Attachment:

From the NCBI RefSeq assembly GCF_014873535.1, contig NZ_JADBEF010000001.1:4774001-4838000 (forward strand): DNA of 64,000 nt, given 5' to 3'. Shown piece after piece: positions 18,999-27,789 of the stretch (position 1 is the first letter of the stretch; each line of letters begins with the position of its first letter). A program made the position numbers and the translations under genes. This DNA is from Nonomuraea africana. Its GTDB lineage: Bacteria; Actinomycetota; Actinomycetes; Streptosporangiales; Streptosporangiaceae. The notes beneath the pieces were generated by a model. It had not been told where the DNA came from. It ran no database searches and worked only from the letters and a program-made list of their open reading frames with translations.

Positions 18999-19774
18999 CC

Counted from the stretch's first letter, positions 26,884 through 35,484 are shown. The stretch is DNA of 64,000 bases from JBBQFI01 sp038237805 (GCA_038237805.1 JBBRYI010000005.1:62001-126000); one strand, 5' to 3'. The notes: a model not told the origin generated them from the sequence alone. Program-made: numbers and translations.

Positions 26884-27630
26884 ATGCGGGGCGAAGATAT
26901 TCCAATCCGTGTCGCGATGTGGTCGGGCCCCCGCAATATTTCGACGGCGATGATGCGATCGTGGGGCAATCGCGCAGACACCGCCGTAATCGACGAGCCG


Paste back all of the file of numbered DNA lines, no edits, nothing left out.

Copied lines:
From the NCBI RefSeq assembly GCF_014873535.1, contig NZ_JADBEF010000001.1:4774001-4838000 (forward strand): DNA of 64,000 nt, given 5' to 3'. Shown piece after piece: positions 18,999-27,789 of the stretch (position 1 is the first letter of the stretch; each line of letters begins with the position of its first letter). A program made the position numbers and the translations under genes. This DNA is from Nonomuraea africana. Its GTDB lineage: Bacteria; Actinomycetota; Actinomycetes; Streptosporangiales; Streptosporangiaceae. The notes beneath the pieces were generated by a model. It had not been told where the DNA came from. It ran no database searches and worked only from the letters and a program-made list of their open reading frames with translations.

Positions 18999-19774
18999 CC

Counted from the stretch's first letter, positions 26,884 through 35,484 are shown. The stretch is DNA of 64,000 bases from JBBQFI01 sp038237805 (GCA_038237805.1 JBBRYI010000005.1:62001-126000); one strand, 5' to 3'. The notes: a model not told the origin generated them from the sequence alone. Program-made: numbers and translations.

Positions 26884-27630
26884 ATGCGGGGCGAAGATAT
26901 TCCAATCCGTGTCGCGATGTGGTCGGGCCCCCGCAATATTTCGACGGCGATGATGCGATCGTGGGGCAATCGCGCAGACACCGCCGTAATCGACGAGCCG